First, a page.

Rainwater wrote:Yeah, basically Lynch doesn't need to recut anything because he already made exactly what he wanted to make, and it's complete.
Re: Blade Runner, Ridley Scott did not originally have anything like full creative control, AFAIK. And the so-called Director's Cut is that in name only. I do think the Final Cut is the best and definitive version of the film. I'm sure there are people who disagree, like with anything, but it is, at least, the closest to the director's vision. According to the director.
That's correct, and I don't think anyone could disagree. The Final Cut is the best, and the most complete. BUT, there are some out there who actually prefer the original, voiceover-heavy theatrical cut. That's very odd to me, but in a fascinating way.
Apocalypse Now final cut is releasing on 4k/Blu-ray later in the month, and I couldn't be more excited about it. The sound mix has been fully realized, and it bridges the gap between the theatrical and the Redux. I look forward to it potentially being the best cut of the film.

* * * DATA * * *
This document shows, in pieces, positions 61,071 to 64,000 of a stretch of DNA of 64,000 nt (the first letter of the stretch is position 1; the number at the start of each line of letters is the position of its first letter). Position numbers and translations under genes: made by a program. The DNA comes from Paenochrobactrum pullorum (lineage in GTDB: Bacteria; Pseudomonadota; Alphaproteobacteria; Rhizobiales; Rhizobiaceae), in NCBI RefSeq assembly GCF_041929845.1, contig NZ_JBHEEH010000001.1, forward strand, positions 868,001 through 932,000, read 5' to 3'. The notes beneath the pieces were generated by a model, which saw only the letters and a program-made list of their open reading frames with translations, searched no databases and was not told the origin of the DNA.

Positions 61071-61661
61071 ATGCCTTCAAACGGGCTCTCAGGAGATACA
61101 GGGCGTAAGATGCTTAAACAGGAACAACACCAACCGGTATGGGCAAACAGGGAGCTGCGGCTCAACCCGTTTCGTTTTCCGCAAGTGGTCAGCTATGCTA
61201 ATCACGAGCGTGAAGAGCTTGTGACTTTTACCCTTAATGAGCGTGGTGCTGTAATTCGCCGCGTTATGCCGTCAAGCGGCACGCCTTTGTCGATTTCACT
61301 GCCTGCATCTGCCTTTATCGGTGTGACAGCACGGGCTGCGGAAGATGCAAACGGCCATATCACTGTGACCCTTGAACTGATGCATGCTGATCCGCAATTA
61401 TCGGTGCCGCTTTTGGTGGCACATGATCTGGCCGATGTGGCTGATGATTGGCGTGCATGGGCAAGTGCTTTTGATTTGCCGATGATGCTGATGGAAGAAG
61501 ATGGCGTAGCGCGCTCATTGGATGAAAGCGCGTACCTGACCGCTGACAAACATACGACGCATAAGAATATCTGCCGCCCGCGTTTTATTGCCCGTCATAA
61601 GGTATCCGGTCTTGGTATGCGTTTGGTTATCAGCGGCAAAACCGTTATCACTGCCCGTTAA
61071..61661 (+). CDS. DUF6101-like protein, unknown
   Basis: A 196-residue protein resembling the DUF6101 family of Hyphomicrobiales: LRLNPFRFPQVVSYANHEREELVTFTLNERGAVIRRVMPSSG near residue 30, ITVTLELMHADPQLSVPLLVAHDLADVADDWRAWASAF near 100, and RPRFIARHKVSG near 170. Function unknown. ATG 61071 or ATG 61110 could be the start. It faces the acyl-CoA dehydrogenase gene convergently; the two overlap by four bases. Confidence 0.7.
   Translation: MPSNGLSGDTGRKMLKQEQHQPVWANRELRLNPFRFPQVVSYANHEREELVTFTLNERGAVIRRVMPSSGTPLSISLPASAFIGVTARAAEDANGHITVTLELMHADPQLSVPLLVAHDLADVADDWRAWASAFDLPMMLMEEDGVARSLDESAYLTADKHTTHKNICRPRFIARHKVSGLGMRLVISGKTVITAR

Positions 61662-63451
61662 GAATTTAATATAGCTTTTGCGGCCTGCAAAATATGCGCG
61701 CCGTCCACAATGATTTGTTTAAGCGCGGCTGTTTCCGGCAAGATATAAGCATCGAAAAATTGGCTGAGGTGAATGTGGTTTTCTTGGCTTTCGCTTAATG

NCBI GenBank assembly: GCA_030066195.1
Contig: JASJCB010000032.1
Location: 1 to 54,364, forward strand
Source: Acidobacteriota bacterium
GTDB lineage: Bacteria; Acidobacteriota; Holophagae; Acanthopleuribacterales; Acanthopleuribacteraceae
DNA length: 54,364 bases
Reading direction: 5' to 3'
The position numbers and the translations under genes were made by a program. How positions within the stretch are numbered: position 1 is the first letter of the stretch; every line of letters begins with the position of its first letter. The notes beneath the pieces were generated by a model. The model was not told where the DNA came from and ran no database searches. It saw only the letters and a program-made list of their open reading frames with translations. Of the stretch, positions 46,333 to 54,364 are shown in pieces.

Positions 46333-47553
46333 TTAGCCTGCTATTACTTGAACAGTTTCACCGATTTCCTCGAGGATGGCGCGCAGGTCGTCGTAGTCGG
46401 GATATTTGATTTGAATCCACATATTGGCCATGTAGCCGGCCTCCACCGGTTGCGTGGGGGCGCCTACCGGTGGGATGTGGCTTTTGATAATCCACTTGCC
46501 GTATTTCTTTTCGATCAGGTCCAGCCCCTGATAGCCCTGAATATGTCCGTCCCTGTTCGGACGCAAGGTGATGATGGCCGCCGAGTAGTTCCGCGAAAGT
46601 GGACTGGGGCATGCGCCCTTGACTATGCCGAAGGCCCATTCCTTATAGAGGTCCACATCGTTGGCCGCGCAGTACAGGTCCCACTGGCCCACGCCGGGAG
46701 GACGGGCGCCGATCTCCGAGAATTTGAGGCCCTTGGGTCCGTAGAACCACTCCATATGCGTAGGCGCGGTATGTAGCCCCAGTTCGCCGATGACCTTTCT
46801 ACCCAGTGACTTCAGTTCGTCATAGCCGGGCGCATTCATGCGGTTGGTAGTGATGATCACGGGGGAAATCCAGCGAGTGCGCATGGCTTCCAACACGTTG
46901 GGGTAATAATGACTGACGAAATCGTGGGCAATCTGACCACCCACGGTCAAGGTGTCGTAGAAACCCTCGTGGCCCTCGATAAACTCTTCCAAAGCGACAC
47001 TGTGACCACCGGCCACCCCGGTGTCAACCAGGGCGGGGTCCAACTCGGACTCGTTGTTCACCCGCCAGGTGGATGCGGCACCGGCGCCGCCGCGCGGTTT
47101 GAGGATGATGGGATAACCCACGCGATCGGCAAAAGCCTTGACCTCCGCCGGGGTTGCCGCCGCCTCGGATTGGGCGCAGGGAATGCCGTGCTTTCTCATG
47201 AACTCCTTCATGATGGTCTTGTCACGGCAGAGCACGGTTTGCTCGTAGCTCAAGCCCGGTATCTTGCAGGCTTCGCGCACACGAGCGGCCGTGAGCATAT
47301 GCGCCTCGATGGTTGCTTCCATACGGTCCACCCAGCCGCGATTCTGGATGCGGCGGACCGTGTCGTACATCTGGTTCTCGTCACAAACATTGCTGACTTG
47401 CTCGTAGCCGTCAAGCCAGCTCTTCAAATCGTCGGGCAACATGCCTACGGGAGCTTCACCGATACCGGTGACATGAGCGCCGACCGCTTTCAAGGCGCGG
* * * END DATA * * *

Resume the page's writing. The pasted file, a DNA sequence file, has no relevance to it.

The Wicker Man is the most interesting one in the ways that give Reindeer OCD. A few different cuts of the film exist, and there's something a little different in each of them, and the preferred final cut, the latest release which was unearthed from one of its original, pre-release screenings, is SHORTER by 7 minutes than the longer cut of the film that was released years ago on DVD. No attempt was made to splice additional footage into the unearthed cut because Hardy simply prefers the way he cut that one back in the 70s, and so it is the only one that has been properly remastered.
Actually, the most interesting one, by far, is Wong Kar-wai's The Grandmaster, released in a Chinese cut at 130 minutes, an International cut at 122 minutes, and the US cut at 108 minutes. Each was targeted at different markets/audiences, and he took each version as a challenge to himself. Therefore each cut serves a different purpose - some more focused on atmosphere, some on the love story, some on the history, some focused on educating an audience - but each is a director's cut. There is connective tissue, including important character moments, left out of each version so that the only way to see The Grandmaster is to watch all three cuts, essentially having all three in your head when watching any version. And there's plenty of footage left on the cutting room floor, as well. I've been holding out for a definitive cut of that film as I think, more than almost any, it begs for one and would be a revelation.